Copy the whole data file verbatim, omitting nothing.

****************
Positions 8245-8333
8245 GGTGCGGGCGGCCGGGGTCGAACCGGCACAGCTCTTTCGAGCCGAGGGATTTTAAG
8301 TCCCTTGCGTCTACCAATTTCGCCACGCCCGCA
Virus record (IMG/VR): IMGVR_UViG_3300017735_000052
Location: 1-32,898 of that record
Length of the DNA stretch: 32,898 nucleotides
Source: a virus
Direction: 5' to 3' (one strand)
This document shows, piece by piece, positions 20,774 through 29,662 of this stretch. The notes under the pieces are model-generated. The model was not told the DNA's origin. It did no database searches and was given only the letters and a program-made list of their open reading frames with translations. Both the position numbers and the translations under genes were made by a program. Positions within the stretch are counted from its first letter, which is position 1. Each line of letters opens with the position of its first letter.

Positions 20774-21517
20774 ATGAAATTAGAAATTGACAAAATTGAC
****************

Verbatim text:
Positions 8245-8333
8245 GGTGCGGGCGGCCGGGGTCGAACCGGCACAGCTCTTTCGAGCCGAGGGATTTTAAG
8301 TCCCTTGCGTCTACCAATTTCGCCACGCCCGCA
Virus record (IMG/VR): IMGVR_UViG_3300017735_000052
Location: 1-32,898 of that record
Length of the DNA stretch: 32,898 nucleotides
Source: a virus
Direction: 5' to 3' (one strand)
This document shows, piece by piece, positions 20,774 through 29,662 of this stretch. The notes under the pieces are model-generated. The model was not told the DNA's origin. It did no database searches and was given only the letters and a program-made list of their open reading frames with translations. Both the position numbers and the translations under genes were made by a program. Positions within the stretch are counted from its first letter, which is position 1. Each line of letters opens with the position of its first letter.

Positions 20774-21517
20774 ATGAAATTAGAAATTGACAAAATTGAC